If you cannot identify specific counter and opposing arguments for your thesis and each of your claims in support of that thesis, then you do not have an argument. By definitions, an argument needs opposing arguments. In fact, your ethos depends in large part on how you respond to those opposing arguments. Fair and intelligent people respond reasonably and civilly.
Unfair and cowardly arguers respond to opposing arguments viciously and uncivilly. You can easily identify the cowards by how they respond to those with whom they disagree.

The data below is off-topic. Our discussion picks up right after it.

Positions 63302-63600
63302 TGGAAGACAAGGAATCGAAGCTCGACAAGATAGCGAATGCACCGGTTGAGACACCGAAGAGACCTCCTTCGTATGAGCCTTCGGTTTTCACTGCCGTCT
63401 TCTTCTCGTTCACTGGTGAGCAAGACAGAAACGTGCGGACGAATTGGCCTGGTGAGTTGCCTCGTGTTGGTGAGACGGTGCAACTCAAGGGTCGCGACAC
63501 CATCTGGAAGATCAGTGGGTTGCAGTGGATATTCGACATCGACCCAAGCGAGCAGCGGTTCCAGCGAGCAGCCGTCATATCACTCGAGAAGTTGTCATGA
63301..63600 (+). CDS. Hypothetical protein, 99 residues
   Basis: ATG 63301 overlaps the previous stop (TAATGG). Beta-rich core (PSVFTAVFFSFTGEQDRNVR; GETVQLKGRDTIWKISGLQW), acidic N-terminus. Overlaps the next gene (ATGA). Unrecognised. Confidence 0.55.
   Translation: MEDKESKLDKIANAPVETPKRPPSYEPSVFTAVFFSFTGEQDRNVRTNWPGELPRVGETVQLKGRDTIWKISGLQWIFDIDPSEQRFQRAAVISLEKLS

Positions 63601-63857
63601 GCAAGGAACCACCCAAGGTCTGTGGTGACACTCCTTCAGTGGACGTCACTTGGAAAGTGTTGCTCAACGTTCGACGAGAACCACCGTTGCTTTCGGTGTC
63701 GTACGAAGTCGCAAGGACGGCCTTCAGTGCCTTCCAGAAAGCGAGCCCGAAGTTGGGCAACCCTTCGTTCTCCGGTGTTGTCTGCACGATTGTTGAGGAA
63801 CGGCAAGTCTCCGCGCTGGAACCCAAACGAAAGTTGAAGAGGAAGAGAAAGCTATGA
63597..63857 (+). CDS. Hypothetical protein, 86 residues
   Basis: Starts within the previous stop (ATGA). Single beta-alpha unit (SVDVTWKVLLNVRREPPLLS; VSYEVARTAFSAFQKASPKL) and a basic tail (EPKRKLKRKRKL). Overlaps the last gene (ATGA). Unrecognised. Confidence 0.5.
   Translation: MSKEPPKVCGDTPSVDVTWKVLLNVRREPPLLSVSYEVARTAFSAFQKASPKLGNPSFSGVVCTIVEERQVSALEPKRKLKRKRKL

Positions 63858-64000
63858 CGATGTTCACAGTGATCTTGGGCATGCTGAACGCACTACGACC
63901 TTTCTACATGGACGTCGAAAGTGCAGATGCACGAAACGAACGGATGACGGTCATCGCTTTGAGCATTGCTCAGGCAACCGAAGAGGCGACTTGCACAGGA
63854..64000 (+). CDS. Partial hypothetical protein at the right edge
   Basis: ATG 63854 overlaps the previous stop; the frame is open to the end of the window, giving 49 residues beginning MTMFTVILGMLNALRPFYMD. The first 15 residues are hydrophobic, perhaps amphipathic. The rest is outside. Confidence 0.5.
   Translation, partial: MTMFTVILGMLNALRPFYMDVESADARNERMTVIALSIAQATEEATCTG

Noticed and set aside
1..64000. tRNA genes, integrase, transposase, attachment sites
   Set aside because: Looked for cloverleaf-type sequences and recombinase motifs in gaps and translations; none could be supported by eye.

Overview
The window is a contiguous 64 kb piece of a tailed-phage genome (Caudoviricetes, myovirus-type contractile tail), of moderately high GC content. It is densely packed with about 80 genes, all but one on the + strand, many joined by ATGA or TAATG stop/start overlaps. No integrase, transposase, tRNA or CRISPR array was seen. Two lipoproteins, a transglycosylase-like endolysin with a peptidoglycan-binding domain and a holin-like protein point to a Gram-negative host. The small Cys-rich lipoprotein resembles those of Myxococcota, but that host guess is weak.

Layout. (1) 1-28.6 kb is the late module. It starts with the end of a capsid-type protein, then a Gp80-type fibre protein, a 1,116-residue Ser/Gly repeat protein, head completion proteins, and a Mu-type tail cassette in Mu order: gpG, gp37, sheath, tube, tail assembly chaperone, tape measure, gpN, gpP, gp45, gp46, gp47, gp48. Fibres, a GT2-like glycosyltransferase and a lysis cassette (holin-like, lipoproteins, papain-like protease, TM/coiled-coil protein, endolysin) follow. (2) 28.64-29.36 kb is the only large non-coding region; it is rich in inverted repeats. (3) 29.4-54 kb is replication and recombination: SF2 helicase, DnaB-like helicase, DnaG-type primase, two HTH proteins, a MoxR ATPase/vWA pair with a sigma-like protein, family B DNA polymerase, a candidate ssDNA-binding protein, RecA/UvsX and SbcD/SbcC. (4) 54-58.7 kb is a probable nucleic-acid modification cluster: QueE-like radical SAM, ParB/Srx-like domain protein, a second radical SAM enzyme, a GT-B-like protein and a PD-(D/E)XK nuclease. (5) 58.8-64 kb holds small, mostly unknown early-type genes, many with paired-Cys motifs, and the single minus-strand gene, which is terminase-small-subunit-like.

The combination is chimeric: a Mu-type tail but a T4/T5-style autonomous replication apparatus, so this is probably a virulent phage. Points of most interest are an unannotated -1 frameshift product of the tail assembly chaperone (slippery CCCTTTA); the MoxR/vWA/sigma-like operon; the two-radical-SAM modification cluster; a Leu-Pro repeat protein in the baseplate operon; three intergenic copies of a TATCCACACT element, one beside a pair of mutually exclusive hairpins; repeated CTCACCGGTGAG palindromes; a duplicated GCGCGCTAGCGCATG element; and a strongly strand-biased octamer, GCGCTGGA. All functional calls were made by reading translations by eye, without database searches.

- Do they interrupt the person?
- Do they create similar but unrelated arguments (red herring fallacy)?
- Do they oversimplify the arguments with which they disagree–often by latching onto highly charged “key words”–and then attack the oversimplified argument (straw man fallacy)?
- Do they seem angry?
The following presentation is designed to give you some tools and strategies for anticipating and responding to counter and opposing arguments: